Ancient Monuments

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Three bowl barrows 250m west of Bower

A Scheduled Monument in Bulkworthy, Devon

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Latitude: 50.9116 / 50°54'41"N

Longitude: -4.2876 / 4°17'15"W

OS Eastings: 239275.362235

OS Northings: 114951.566828

OS Grid: SS392149

Mapcode National: GBR KF.QTXZ

Mapcode Global: FRA 16XP.MFH

Entry Name: Three bowl barrows 250m west of Bower

Scheduled Date: 15 February 1999

Source: Historic England

Source ID: 1020340

English Heritage Legacy ID: 30347

County: Devon

Civil Parish: Bulkworthy

Traditional County: Devon

Lieutenancy Area (Ceremonial County): Devon

Church of England Parish: Bulkworthy St Michael

Church of England Diocese: Exeter


This monument includes three bowl barrows on a high ridge location overlooking
the valley of Weasel Water, a tributary to the River Torridge. The three
barrows all survive as circular or oval mounds with their surrounding quarry
ditches being preserved as buried features. The northernmost barrow measures
28.8m in diameter and is 0.7m high. The southern barrow measures 25.9m in
diameter and is 0.4m high. The easternmost barrow measures 26.5m long north
to south by 24.1m east to west and is 0.4m high. This barrow is cut by an
established track and is partly overlain by two field boundaries.
The field boundaries crossing the monument are excluded from the scheduling,
although the ground beneath is included.

The site of the monument is shown on the attached map extract.
It includes a 2 metre boundary around the archaeological features,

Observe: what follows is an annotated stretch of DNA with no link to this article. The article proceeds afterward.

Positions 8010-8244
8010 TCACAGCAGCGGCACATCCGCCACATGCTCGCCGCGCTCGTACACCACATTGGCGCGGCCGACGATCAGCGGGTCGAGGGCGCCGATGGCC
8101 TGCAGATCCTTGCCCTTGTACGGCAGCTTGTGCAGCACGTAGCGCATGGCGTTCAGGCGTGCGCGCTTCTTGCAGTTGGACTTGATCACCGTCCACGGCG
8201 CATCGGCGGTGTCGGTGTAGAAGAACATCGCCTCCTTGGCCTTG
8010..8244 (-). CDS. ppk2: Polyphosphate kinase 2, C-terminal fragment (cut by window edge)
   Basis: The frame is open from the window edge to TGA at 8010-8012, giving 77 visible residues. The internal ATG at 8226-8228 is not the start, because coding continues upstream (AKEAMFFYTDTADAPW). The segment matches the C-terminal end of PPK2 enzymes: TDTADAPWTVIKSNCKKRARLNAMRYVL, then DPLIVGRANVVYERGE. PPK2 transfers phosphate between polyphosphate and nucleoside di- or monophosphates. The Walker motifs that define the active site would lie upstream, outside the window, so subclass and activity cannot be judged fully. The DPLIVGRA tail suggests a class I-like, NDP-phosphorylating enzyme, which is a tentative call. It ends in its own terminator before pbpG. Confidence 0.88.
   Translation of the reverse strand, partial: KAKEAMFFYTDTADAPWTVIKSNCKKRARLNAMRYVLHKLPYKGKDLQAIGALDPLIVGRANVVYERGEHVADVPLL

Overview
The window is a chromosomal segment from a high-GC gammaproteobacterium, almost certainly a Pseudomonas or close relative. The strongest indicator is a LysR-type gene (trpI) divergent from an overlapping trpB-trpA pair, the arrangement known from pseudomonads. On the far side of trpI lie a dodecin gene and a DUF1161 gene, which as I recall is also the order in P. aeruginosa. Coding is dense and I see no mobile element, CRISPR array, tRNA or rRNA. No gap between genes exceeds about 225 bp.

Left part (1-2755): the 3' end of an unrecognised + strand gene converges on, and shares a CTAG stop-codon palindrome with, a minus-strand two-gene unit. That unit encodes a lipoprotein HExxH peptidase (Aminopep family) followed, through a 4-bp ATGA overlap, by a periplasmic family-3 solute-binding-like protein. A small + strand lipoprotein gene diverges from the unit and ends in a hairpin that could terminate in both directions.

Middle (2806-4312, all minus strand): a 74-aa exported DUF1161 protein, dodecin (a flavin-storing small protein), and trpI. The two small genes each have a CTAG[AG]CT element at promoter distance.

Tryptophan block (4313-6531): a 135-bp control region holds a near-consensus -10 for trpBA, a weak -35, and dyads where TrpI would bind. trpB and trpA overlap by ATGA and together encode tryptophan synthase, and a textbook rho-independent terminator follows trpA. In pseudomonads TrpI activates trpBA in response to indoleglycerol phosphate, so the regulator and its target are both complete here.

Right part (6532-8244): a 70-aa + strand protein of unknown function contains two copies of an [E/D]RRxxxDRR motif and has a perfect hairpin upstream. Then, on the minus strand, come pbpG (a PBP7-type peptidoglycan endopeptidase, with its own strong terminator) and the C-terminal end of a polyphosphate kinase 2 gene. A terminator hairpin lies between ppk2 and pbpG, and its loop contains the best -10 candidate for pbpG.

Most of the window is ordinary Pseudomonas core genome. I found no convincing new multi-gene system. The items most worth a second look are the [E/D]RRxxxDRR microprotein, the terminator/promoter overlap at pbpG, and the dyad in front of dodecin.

considered to be essential for the monument's support and preservation.

Source: Historic England

Reasons for Scheduling

Bowl barrows, the most numerous form of round barrow, are funerary monuments
dating from the Late Neolithic period to the Late Bronze Age, with most
examples belonging to the period 2400-1500 BC. They were constructed as
earthen or rubble mounds, sometimes ditched, which covered single or multiple
burials. They occur either in isolation or grouped as cemeteries and often
acted as a focus for burials in later periods. Often superficially similar,
although differing widely in size, they exhibit regional variations in form
and a diversity of burial practices. There are over 10,000 surviving bowl
barrows recorded nationally (many more have already been destroyed), occurring
across most of lowland Britain. Often occupying prominent locations, they are
a major historic element in the modern landscape and their considerable
variation of form and longevity as a monument type provide important
information on the diversity of beliefs and social organisations amongst early
prehistoric communities. They are particularly representative of their period
and a substantial proportion of surviving examples are considered worthy of

Despite having been reduced in height by cultivation, the three bowl barrows
240m west of Bower Farm survive comparatively well on a prominent ridge top
location. Archaeological and environmental information relating to the
monument and the landscape in which it was constructed survives in and under
these mounds.

Source: Historic England


Devon County Sites and Monuments Register, SS31SE17, (1972)
Devon County Sites and Monuments Register, SS31SE18, (1972)
Devon County Sites and Monuments Register, SS31WSE16, (1972)

Source: Historic England

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